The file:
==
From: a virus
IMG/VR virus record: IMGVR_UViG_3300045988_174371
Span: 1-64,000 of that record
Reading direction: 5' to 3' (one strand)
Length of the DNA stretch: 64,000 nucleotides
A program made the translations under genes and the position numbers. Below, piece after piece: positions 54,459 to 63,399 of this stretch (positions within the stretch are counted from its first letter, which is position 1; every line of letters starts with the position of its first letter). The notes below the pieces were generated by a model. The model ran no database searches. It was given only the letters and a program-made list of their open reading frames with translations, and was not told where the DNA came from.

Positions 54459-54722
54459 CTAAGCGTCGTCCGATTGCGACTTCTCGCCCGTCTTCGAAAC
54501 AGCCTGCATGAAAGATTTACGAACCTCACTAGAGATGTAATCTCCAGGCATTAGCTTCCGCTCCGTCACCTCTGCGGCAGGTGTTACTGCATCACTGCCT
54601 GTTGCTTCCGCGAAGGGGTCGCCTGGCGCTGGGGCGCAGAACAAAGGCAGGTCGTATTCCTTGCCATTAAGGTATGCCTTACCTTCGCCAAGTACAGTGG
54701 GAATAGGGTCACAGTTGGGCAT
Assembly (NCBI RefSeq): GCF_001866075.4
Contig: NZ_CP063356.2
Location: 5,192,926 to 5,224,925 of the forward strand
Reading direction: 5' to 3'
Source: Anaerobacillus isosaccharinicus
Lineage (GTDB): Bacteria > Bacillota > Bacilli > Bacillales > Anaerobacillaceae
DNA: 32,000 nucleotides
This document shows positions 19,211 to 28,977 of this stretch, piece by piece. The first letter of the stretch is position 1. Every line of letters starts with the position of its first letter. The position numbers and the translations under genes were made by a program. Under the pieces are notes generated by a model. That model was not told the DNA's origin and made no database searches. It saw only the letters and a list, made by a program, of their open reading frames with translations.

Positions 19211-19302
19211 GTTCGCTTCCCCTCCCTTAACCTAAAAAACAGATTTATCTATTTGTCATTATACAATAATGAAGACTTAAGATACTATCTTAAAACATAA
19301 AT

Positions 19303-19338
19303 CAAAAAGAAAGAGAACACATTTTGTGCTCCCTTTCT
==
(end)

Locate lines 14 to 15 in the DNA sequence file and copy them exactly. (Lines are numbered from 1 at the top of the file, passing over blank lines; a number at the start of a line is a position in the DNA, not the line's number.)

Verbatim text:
Location: 5,192,926 to 5,224,925 of the forward strand
Reading direction: 5' to 3'